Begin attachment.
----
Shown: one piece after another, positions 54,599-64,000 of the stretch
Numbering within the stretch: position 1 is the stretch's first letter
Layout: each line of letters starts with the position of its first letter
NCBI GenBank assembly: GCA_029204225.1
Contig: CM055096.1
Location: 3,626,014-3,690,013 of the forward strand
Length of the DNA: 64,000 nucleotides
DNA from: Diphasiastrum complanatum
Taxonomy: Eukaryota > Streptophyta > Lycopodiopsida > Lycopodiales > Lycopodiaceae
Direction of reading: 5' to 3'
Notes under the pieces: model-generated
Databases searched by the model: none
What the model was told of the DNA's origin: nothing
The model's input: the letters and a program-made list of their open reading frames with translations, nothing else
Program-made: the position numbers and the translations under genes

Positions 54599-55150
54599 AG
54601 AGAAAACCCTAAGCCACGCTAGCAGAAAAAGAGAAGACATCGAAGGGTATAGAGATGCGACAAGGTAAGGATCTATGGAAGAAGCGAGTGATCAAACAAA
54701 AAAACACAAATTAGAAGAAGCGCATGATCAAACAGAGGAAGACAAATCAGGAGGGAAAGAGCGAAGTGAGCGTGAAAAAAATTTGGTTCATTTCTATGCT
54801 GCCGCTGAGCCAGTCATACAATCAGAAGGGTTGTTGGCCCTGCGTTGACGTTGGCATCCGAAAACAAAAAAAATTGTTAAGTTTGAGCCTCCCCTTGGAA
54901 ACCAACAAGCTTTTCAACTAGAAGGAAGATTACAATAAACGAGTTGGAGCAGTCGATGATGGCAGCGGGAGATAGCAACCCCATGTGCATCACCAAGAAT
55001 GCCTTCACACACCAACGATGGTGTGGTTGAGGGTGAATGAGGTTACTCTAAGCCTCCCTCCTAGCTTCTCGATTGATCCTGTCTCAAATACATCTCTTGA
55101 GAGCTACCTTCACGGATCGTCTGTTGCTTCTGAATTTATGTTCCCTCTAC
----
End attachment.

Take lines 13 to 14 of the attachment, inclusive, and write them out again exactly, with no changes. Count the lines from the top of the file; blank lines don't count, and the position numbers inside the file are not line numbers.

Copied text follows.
What the model was told of the DNA's origin: nothing
The model's input: the letters and a program-made list of their open reading frames with translations, nothing else